Ontario to buy private clinics


Electoral Member
Jun 6, 2002
Ontario to buy private clinics
Talks held to make 7 MRI facilities public

Action is `dogma-driven,' Tory MPP says


OTTAWA—The provincial government is striking back at the creeping privatization of medicare by preparing to buy seven private clinics and bring them into the public fold, Canadian Press has learned.

Secret talks may lead to the province taking over for-profit MRI and CT clinics in a move that could foreshadow the federal government's plan to save the public system.

The province has been under pressure since it reintroduced health premiums in its budget.

A spokesperson for Premier Dalton McGuinty confirmed that negotiations are under way.

"We are committed to delivering on our (election) platform commitment to bring MRI clinics back to the public realm and the ministry of health is working hard to make this a reality," said the spokesperson, who asked not to be named.

"It's consistent with our values of accessible and universal health care."

An angry Conservative MPP, Frank Klees (Oak Ridges), said the first millions from the health premiums will go to paying for the buyouts, which he said are driven purely by ideology. He accused the provincial government of making the move to position itself for coming federal-provincial talks on health care, in which Ontario is expected to be the federal Liberals' biggest supporter.

Prime Minister Paul Martin has invited premiers to a first ministers conference on medicare in September. Martin has promised to pump $9 billion into a system groaning under the strain of an aging population.

Private clinics have popped up in several provinces, offering quicker diagnostic care for those willing to pay hundreds of dollars to jump the queue.

Ontario's clinics were set up under the Conservative government and have five-year contracts worth a total of $4.6 million a year, documents say.

Clinics in Kingston, Thunder Bay, Kitchener and Richmond Hill are to be transferred to new non-profit entities, while the government proposes to purchase clinics from Diagnosticare/CML at Ajax, Huntsville and Mississauga.

Three out of four clinic operators — Superior Imaging Inc., Kingston MRI Inc. and KMH Cardiology Centres Inc. — have made proposals to the government for conversion of the facilities to non-profit entities, the documents say.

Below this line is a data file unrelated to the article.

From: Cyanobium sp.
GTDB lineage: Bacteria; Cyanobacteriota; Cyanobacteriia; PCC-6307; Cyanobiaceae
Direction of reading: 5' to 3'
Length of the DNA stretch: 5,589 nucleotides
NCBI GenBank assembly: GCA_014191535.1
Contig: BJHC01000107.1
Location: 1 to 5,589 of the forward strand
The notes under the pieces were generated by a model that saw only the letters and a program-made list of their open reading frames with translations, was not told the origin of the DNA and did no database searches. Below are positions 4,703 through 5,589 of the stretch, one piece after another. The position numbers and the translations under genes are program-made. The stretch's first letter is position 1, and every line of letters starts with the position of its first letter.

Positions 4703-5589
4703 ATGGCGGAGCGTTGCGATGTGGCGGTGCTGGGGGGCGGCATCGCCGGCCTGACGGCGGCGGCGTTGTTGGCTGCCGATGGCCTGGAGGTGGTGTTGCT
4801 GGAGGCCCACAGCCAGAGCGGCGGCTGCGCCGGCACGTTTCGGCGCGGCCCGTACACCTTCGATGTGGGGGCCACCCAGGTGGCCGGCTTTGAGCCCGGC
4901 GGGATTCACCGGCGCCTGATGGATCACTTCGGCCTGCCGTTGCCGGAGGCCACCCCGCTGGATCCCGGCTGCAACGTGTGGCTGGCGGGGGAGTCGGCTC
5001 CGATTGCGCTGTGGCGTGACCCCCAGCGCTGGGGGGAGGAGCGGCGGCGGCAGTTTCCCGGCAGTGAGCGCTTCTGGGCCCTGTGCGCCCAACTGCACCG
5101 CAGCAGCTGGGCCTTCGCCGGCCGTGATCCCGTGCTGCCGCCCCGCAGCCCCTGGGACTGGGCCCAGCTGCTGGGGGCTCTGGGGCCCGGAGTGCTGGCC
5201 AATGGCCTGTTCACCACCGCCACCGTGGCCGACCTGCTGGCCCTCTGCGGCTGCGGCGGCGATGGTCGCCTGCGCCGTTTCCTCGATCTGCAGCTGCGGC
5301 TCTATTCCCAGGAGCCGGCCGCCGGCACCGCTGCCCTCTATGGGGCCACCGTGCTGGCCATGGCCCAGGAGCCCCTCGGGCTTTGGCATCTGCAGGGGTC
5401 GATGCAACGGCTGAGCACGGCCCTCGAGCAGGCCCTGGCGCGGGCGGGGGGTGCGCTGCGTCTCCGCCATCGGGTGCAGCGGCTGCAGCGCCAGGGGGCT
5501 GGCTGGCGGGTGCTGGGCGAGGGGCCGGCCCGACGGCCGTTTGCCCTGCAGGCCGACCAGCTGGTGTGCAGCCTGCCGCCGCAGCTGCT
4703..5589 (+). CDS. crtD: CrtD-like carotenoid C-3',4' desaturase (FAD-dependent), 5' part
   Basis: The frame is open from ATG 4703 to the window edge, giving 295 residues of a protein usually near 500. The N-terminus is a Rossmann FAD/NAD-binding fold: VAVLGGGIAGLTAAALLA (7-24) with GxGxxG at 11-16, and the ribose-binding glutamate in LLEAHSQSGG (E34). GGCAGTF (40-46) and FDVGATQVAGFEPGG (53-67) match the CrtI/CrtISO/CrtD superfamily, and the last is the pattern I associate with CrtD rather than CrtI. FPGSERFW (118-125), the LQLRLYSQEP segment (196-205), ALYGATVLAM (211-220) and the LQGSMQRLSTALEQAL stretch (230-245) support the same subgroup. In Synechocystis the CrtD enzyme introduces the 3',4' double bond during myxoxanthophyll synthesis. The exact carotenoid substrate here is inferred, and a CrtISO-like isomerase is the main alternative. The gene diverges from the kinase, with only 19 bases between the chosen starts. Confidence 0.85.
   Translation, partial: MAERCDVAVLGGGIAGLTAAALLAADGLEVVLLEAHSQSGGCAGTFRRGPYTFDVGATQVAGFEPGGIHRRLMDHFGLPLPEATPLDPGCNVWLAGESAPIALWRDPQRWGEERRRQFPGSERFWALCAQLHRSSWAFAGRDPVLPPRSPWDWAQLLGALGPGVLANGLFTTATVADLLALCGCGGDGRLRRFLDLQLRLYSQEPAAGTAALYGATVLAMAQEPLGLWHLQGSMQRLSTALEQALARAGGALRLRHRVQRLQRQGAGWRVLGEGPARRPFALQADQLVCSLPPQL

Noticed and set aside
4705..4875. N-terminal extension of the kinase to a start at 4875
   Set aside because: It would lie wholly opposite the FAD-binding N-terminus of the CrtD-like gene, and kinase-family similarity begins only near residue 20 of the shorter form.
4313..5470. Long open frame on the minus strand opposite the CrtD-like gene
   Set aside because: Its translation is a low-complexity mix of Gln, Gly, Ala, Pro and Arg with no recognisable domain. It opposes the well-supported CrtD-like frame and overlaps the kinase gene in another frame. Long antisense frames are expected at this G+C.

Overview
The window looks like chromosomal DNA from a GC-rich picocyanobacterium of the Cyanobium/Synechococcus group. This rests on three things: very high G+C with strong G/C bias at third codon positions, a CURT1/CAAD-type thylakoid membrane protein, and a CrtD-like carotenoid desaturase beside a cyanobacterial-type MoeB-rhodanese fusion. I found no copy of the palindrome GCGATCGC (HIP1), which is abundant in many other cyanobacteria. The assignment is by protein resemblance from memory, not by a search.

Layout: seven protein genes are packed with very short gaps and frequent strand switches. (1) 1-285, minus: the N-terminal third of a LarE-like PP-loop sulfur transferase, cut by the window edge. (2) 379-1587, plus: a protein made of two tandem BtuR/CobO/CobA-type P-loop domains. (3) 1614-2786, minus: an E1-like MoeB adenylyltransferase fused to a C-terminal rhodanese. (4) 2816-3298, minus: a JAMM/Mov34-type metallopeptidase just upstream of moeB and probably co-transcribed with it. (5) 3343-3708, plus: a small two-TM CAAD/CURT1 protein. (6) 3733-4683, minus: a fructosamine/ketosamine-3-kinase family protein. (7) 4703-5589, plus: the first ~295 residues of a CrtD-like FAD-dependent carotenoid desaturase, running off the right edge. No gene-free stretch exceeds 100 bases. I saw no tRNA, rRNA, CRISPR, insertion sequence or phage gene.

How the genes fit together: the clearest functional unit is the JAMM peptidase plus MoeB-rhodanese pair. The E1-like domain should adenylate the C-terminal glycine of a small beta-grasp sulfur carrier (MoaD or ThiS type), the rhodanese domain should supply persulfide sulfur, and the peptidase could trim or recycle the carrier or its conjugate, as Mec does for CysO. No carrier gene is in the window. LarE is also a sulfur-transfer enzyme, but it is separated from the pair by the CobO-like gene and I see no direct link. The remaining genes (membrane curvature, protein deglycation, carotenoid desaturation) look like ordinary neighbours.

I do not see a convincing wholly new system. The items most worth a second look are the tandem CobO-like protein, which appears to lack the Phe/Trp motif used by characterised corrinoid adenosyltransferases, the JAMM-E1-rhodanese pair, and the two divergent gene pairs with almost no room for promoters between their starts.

A fourth operator, DC Diagnosticare Inc., is a publicly traded corporation and has offered to sell its assets to the government. Ontario has made an initial offer of $14 million.

Sources close to the Premier could not say when the buyback plan would take effect or what the eventual price-tag would be for purchasing the clinics and hiring the staff, the Star's Robert Benzie reports.

It is also unclear if the clinics have any avenue for opposing the government takeover.

Klees said the move is a slap in the face to every Ontario voter.

"When Ontarians see that new health tax deducted from their cheque they should know that they're paying for this sham. It's clearly dogma-driven and does nothing to add one service to anyone in this province.

"What I see here is a political play leading up to the meeting that Dalton McGuinty and other premiers are going to have with the Prime Minister. This is all about positioning for that meeting."

All of the clinics were created under the Ontario Independent Health Facilities Act under ex-premier Ernie Eves. The Liberals promised during last fall's election that they would move the clinics into the public domain.

"The Harris-Eves government opened private, two-tier MRI and CT clinics," the Liberal platform said. "These clinics will sell vanity scans alongside public services, giving quicker access to those who can afford to buy their way to the front of the line.

"We will cancel the Harris-Eves private clinics and replace them with public services," the Liberals promised.

Ray Foley, executive director of the Ontario Association of Radiologists, said he welcomes the government's move to eliminate investor-owned clinics as promised. "The priority is the public system," he said.

But he added that the clinics in Kingston and Thunder Bay are run by radiologists who are working closely with public hospitals in their communities and he doesn't regard them as being for-profit operations.

Foley said he did not believe the structure of those clinics needed to be changed.



Nominee Member
Jul 27, 2004
Nova Scotia
I hope that Ontarians appreciate that the largest tax increase in their history is going towards buying these evil private clinics.


Talk about NOT having your priorities straight.